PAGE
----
“No one really hesitates to take a school group to see female nudes but what if it’s a full frontal male?” asks Cara Perlman. How can a woman see a man stripped, vulnerable, with ephemeral strength and an individualized body? Eve offers Adam the apple with her loving eyes locked on him—a gesture of powerful connection, not concupiscence. This painting series suggests that women’s gaze on the male nude need not echo the greedy eye of so many conventional versions of the female nude. Nor the classical idealizing of fleshly forms. Perlman’s latest paintings invite us to see how women can create homoerotic registers to reshape our common visual vocabularies, in a realm of intimacy that includes but is not reduced to the sensual and sexualized body.
This new series —begun in late summer 2021 by an artist with a long track record in a range of media— reflects the cloistered conditions of the pandemic. Perlman calls it her “romance of privacy,” taking the intimacy of two years of restricted space to study what is close to her in natural surroundings, far from her Tribeca studio. Her new studio in a space not much taller than a Paris garret, meant painting at a scale that fits the knee walls. Perlman’s sculptures have often dealt with the body, raising questions about physicality through the choice of materials. For example her fierce standing figure Rock Thrower from 1993 has a chicken wire skeleton.
Perlman comments that “When I was sculpting, I did lots of figure work with ceramics, plaster, and soft materials.” She’s made inflatables, designed ballet sets and produced both experimental and documentary films, as well as being a founder of the artist-led cultural activist group Colab in the 1970s. Meanwhile, she continuously painted, creating quick finger-painted heads of such sitters as Tom Otterness, more recently bird studies and now this year-long phallo-friendly series.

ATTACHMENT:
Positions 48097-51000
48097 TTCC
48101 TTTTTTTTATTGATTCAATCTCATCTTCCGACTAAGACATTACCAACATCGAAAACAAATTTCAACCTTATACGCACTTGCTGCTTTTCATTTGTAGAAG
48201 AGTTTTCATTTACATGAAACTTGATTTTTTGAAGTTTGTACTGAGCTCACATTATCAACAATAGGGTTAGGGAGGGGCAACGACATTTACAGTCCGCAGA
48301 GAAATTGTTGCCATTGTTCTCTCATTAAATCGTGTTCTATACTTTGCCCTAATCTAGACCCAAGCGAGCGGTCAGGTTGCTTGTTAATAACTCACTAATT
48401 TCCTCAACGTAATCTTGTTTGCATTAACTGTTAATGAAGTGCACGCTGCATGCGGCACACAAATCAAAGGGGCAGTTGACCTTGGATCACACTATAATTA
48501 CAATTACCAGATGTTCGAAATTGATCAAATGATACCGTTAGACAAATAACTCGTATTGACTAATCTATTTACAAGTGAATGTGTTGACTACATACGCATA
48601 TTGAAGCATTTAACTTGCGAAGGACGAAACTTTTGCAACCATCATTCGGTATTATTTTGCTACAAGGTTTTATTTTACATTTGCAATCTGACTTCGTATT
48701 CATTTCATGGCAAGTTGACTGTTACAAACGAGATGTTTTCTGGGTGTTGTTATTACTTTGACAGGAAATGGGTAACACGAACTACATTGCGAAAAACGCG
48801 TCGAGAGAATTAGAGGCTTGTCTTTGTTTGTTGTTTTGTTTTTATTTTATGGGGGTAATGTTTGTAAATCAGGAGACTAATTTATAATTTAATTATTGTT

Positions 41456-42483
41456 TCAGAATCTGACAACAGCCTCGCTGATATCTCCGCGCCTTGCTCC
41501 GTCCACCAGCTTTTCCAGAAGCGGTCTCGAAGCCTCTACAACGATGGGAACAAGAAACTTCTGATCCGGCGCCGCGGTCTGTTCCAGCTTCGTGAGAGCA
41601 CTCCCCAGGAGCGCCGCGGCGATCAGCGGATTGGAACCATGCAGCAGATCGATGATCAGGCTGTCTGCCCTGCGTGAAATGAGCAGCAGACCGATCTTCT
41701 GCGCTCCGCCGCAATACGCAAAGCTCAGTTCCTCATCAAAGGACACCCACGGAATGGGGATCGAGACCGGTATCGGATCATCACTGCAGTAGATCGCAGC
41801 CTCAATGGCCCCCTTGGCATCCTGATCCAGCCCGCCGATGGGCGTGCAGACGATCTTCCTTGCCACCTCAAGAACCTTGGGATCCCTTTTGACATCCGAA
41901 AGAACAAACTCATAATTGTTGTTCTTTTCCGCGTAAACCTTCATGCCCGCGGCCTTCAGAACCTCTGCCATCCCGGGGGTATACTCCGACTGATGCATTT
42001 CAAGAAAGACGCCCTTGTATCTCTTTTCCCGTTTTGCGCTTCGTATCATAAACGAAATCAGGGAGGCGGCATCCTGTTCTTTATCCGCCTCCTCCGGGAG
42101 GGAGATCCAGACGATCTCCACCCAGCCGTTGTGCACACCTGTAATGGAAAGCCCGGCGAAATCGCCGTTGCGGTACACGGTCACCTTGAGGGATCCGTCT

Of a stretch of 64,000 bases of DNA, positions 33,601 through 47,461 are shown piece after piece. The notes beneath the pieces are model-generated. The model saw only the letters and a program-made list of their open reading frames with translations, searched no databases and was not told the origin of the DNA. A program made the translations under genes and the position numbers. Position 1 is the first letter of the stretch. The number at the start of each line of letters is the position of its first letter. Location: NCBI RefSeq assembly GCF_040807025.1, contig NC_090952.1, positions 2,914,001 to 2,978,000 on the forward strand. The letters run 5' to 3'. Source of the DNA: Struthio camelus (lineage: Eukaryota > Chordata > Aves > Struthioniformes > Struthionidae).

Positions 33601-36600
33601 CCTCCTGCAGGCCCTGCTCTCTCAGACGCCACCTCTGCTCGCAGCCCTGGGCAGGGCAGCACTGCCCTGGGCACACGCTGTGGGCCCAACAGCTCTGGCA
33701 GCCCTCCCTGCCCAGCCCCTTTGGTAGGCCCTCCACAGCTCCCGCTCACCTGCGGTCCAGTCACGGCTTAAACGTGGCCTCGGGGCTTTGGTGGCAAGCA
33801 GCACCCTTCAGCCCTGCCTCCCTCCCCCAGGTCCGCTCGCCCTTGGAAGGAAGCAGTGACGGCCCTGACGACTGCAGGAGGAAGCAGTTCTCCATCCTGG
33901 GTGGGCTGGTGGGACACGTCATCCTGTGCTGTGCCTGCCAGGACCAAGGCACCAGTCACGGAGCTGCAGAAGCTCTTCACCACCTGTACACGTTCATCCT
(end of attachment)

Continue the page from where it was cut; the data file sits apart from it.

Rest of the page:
Perlman avoids defining herself by deliberate flouting of conventions —no pigeon-holing could confine her imagination. Our eyes have been willy-nilly affected by the gay point of view on buff bodies shown with hunger, sexualized down to the calf bulge. Often such work is as ideal as the marble athletes that embodied the Greco-Roman template for beauty. But that ideal beauty is suffused with soul, while the modern homoerotic more often pants with raw appetite. This is not how Perlman approaches her subject. Rather the paintings acknowledge traditions of the nude and quickly proceed to the important task: fresh observation and expression. Perlman says “This is in part a response to art history which in modern art developed a taboo about showing male nudity. For both men and women, this homophobic taboo inhibited the pleasure in describing the private parts of the other.”
Nudity is the vocabulary of familiarity, as much as sexuality. Perlman’s female gaze on the male body is close-up and human, finding the erect penis interesting but not fetishizing it. The artist’s figures are touchable yet transparent. She emphasizes a fleet body, treading the world with tenderness. This deliberately contrasts with the heavy masculinity of muscles, big bones and wide shoulders—the burly performance of gender that dominates the Western canon.
Early paintings in the series show her working to get control of painting flesh, especially white men’s skin tone and the various states of the penis. Perlman loves fluorescents and her colors have been called smoldering and hot coral. Often a blazing furry pink outlines a body, more suggested than modeled, turning internal tissue into external border. The thematic figure alternates between erect slim sapling poses and wobbly shapes indicating
movements that often seem initiated by the flamethrower gaze of the painter. Indeed, the painter’s feelings are the psychokinesis moving this body. A half swollen penis etched in pink appears poised: a stick of pastel ready —but not impatient— to draw pleasure. The full frontal focus whether pink or greenish radiates a genuine affection for the male nude, and even on one occasion adds a vagina to the genital close-up. These works which Perlman calls “realism adjacent” focus on mundane poses: lolling about, shaving, peeing, pulling a shirt on, hauling up underwear. These portraits are self-consciously ageless. The body speaks its form and its animating intelligence.
Favoring malleable proportions, body parts balloon, shrink, and morph. Later iterations elongate and twist the body, flesh no longer adheres to a skeleton but carves its own path. For Perlman, distortions signal possibility suggesting that the body is not fixed, and the female gaze on it is not definitive. As famously proclaimed in the ironic Guerrilla Girls poster “The Advantages of Being a Woman Artist,” exclusion from the male art world could be taken as a gift because it allows originality. G&S